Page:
Many people only know of Thomas Fehlmann due to his involvement with the Ambient collective The Orb where he appears as a regular satellite member from 1990 onwards. But his solo work is also more than promising and can be divided into three phases, ranging from his affiliation with early 90's pre-Eurodance projects like Marathon and his own single-time fabrication Readymade as a starting point, over the second phase that is covered by Good Fridge and the half remix, half new material kin One To Three, to the final phase that was refined with his album Visions Of Blah in 2002 and all successive releases. To make myself clear: Good Fridge. Flowing Ninezeronineeight which the complete title of the album is not only the best work by Thomas Fehlmann, but one of my top 10 albums of all time, regardless of the artist, the release date or the genre. A whopping 20 songs (21 on the Japanese version which I'm reviewing) are presented, spanning the years 1990–1998, the vast majority of them unreleased. However, this is no retrospective, for this is in fact the very first Thomas Fehlmann album he has released under his own name! It is not clear which songs were produced in which year, but they have all been reworked and polished, creating a tremendously coherent flow (a term Fehlmann uses time and again to this day) while offering a huge variety of different styles.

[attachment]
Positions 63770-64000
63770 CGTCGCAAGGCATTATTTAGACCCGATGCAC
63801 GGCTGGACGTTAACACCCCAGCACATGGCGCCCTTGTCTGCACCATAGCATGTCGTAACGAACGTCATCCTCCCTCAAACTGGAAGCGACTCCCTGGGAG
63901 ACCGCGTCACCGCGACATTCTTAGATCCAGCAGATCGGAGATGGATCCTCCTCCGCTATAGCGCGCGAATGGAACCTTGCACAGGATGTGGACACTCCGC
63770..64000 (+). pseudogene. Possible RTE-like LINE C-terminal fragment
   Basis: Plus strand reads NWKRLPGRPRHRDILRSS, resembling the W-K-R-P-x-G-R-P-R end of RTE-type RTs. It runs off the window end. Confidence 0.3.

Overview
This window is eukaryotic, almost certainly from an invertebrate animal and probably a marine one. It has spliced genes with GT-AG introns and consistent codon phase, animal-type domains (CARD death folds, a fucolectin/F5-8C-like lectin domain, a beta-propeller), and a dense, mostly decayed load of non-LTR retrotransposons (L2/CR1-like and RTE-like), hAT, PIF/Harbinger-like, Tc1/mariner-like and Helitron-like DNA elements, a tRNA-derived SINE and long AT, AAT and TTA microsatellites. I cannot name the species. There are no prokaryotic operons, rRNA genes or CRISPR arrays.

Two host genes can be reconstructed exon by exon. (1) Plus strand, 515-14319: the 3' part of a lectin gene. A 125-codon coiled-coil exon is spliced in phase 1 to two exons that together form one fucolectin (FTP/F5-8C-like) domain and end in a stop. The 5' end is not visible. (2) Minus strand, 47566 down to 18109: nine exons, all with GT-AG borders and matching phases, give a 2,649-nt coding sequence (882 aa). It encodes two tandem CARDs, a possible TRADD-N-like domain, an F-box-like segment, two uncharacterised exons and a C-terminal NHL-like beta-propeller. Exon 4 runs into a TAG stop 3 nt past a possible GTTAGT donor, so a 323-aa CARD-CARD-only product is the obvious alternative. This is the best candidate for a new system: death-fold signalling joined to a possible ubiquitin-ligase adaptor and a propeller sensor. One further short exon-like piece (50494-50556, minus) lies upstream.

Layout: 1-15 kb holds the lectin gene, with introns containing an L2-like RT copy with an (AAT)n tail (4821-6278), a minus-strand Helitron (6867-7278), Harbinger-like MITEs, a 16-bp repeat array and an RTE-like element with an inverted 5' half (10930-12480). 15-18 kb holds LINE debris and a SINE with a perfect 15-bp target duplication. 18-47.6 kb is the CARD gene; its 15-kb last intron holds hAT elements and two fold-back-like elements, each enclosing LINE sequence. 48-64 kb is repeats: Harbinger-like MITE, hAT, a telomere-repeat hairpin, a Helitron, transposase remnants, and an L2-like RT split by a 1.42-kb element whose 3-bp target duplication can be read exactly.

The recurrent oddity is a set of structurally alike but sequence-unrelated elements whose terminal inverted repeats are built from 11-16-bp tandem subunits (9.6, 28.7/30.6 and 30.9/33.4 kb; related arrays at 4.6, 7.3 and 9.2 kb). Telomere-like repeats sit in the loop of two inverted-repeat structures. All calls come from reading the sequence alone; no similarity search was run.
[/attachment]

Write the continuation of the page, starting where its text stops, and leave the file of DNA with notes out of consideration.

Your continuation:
What is so special about Good Fridge? It is, for one, the balance between collaborations, styles and entertainment. Fehlmann teams up with The Orb's Dr Alex Paterson, the Berlin-based duo Sun Electric and with Moritz von Oswald, also known at the time for his Detroit House moniker Maurizio. The styles oscillate vibrantly between Ambient pieces, downbeat songs and occasional ventures into Jungle territory. Believe it or not, but the music has a certain Japanese flavor that is implied in its hectic vividness and gorgeous, awe-inspiring melodies which lead me to the last important column: entertainment. Good Fridge is jam-packed with vocal samples, voice snippets and theme fragments – surely inspired due to the artist's work with The Orb –, making this a very rich and potentially dangerous album, for this kind of creativity is considered as theft of intellectual property by some geezers. Most of the samples plus the metallic green front artwork curiously involve Spanish or Mexican ephemera, but the music doesn't rely on Latin clichés or mannerisms. The sad fact is that Fehlmann never picked up the threads of Good Fridge and the related bonus follow-up One To Three. Nowadays, he remains a prolific performer in the world of electronic music, but his music lacks any interwoven sample snippet which enhances Good Fridge so much and makes it a towering work of art. But enough of the nostalgia, here is the actual analysis of most tracks off the Japanese version which adds a long bonus track at the end.